Council member Kate Schlademan (Ward 1) noted that council was originally scheduled to discuss the email issue in a work session on July 28, but said, “because the mayor sort of circumvented that conversation that we were to have, we scrapped it from the agenda. It didn’t fall on dead ears. We wanted to discuss it and the mayor overtook that.”
Councilor Beth Bigham (Ward 4) offered Shubert some support.
“It has been said that sunlight, when allowed to shine through previously darkened, secretive places, provides the best disinfectant,” she said. “It is one thing to campaign privately or publicly on behalf of a candidate — it is an altogether different thing to campaign for candidates and projects while utilizing city time and city taxpayer resources.
“In a meeting several weeks ago, I called for a discussion about such things. I further called for an independent investigation to evaluate the discoveries. Those calls landed on deaf ears,” she added. “As it turns out, the matter was sent to the Auditor of State for review. We will let them do their work and I call on my fellow councilors to stop with the childish name-calling and return to civility for the common good of our residents and the city of Hudson.”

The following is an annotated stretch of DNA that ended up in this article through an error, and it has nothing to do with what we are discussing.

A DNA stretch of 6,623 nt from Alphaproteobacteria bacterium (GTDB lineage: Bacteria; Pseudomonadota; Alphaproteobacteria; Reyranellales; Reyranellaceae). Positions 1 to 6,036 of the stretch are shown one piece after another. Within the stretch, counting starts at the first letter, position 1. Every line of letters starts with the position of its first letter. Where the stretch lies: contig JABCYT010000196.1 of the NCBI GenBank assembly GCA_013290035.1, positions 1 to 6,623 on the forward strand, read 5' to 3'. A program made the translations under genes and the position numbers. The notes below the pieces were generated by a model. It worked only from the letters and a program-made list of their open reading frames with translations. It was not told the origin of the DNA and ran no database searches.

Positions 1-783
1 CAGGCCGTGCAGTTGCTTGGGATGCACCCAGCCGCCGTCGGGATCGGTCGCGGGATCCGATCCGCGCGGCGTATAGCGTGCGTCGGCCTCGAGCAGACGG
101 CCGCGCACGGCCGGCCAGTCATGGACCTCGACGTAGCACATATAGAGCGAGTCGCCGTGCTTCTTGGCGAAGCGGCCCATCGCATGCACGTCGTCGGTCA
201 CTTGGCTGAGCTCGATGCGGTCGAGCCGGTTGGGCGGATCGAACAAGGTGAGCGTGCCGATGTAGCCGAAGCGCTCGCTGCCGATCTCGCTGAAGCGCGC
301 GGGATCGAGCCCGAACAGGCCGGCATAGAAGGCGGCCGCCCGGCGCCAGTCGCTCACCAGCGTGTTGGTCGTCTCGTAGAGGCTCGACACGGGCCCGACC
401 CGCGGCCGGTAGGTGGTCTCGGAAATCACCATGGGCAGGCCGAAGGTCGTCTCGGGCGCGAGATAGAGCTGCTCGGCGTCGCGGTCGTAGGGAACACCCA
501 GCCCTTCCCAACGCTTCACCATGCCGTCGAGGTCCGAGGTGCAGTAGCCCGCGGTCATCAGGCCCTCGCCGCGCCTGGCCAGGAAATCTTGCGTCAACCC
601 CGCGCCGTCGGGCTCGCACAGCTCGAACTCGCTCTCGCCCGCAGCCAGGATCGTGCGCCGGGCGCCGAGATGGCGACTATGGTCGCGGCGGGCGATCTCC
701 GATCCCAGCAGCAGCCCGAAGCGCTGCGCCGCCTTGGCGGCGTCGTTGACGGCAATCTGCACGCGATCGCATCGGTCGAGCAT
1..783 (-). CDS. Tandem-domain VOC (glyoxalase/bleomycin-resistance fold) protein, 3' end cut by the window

Councilor Skylar Sutton (Ward 3) said he does not agree with the mayor’s complaint.
“In my personal opinion, if a crime was committed the total value of computational time stolen would put the offense in the same bucket as taking your pen home at the end of the night,” he said.
But Sutton also said he is troubled by the content of some of the emails.
“There is evidence of staff assisting political action committees, engaging in campaign related activity using city resources / on city time, and seeking specific ballot outcomes. This crosses a line. The citizens are at the top of the organizational chart … it is the citizens that speak, and the city that listens … not the other way around,” he said.